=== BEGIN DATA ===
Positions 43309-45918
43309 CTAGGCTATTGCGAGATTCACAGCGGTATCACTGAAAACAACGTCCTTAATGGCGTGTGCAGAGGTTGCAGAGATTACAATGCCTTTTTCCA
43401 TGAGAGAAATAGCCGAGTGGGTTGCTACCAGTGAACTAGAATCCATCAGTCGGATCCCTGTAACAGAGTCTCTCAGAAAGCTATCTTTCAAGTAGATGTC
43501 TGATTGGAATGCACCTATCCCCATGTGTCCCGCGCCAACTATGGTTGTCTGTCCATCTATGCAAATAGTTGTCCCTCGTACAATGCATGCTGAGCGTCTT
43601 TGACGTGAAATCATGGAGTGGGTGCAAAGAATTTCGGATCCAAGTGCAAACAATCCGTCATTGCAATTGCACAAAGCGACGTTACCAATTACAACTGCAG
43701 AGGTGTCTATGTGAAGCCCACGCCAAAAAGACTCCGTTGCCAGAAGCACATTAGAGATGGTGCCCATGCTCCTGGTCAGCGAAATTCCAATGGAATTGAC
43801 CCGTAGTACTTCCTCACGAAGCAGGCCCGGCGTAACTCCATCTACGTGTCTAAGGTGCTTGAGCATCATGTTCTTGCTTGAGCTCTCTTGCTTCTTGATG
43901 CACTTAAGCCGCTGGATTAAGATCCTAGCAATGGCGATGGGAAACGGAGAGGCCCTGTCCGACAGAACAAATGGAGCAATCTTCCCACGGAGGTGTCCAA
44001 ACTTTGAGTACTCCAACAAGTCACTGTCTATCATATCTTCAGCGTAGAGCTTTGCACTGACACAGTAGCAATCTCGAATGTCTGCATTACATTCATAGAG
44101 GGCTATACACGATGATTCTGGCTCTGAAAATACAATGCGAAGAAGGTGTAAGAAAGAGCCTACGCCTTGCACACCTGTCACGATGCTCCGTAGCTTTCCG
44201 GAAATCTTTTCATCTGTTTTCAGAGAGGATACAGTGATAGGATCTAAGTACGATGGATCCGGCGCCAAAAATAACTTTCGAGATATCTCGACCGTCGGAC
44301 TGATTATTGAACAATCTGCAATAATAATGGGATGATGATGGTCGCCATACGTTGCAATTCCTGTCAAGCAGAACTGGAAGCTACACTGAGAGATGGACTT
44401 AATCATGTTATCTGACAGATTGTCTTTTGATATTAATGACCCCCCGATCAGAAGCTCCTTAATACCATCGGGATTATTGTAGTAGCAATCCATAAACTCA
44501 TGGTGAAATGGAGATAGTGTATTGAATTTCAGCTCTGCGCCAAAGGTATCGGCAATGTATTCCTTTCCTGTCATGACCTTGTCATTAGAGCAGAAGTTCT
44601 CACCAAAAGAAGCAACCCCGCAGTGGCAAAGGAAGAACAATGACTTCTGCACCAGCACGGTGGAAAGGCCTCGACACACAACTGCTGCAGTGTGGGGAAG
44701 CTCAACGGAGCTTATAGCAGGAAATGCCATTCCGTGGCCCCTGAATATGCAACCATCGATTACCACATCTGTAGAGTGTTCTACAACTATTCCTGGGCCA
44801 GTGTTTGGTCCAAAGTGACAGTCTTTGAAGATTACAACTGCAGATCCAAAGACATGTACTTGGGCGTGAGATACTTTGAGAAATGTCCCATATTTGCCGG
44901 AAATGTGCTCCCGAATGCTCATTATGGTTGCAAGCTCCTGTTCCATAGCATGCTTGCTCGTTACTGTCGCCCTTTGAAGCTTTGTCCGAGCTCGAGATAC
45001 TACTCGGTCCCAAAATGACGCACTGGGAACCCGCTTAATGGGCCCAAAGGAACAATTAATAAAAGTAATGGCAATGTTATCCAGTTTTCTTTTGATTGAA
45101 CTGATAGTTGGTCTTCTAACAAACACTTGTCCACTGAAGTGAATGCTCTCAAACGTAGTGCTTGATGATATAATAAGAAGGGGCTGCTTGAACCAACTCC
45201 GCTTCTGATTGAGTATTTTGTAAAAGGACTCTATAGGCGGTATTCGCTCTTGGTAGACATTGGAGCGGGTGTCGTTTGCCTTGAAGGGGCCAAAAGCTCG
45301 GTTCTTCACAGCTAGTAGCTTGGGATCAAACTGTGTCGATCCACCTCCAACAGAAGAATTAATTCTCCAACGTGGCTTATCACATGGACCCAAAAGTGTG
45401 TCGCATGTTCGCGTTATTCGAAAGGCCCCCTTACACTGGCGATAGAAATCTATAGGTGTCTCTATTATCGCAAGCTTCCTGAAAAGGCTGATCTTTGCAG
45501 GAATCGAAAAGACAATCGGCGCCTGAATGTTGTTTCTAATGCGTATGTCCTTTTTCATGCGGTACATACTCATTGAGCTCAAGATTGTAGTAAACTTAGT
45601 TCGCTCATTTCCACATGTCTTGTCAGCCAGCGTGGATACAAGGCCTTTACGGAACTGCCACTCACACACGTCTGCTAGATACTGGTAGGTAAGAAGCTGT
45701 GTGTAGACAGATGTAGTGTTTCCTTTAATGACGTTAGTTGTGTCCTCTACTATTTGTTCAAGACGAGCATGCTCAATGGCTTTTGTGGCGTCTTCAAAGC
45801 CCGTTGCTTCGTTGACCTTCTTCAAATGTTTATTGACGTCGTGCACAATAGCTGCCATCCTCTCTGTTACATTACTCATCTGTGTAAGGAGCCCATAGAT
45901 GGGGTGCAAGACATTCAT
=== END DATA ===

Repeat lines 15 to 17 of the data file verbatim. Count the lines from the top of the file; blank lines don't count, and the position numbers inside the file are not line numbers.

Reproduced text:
44601 CACCAAAAGAAGCAACCCCGCAGTGGCAAAGGAAGAACAATGACTTCTGCACCAGCACGGTGGAAAGGCCTCGACACACAACTGCTGCAGTGTGGGGAAG
44701 CTCAACGGAGCTTATAGCAGGAAATGCCATTCCGTGGCCCCTGAATATGCAACCATCGATTACCACATCTGTAGAGTGTTCTACAACTATTCCTGGGCCA
44801 GTGTTTGGTCCAAAGTGACAGTCTTTGAAGATTACAACTGCAGATCCAAAGACATGTACTTGGGCGTGAGATACTTTGAGAAATGTCCCATATTTGCCGG